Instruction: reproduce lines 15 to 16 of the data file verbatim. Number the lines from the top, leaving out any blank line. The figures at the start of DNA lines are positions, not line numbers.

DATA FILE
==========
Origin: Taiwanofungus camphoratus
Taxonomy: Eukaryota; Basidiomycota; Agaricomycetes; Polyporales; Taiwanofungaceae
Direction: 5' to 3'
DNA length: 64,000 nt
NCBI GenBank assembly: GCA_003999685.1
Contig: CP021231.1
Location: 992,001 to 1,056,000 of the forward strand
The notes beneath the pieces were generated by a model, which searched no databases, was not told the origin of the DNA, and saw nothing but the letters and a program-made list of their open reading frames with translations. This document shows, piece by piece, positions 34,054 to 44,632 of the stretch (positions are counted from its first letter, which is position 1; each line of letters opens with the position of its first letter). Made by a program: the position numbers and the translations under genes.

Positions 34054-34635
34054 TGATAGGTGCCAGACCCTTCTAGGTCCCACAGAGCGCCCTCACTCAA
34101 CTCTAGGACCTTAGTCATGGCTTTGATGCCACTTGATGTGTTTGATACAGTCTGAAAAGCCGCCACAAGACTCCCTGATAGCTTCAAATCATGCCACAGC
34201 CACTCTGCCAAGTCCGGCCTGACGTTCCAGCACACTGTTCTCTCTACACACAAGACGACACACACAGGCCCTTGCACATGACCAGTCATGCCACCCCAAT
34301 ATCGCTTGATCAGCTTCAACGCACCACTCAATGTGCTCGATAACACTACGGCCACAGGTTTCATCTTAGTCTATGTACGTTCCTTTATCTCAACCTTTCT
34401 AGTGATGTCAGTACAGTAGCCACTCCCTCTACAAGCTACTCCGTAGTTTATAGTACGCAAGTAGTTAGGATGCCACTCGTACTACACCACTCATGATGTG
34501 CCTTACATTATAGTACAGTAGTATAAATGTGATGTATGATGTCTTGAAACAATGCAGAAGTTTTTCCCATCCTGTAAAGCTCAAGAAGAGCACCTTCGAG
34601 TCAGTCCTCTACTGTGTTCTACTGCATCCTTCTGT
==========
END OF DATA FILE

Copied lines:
34501 CCTTACATTATAGTACAGTAGTATAAATGTGATGTATGATGTCTTGAAACAATGCAGAAGTTTTTCCCATCCTGTAAAGCTCAAGAAGAGCACCTTCGAG
34601 TCAGTCCTCTACTGTGTTCTACTGCATCCTTCTGT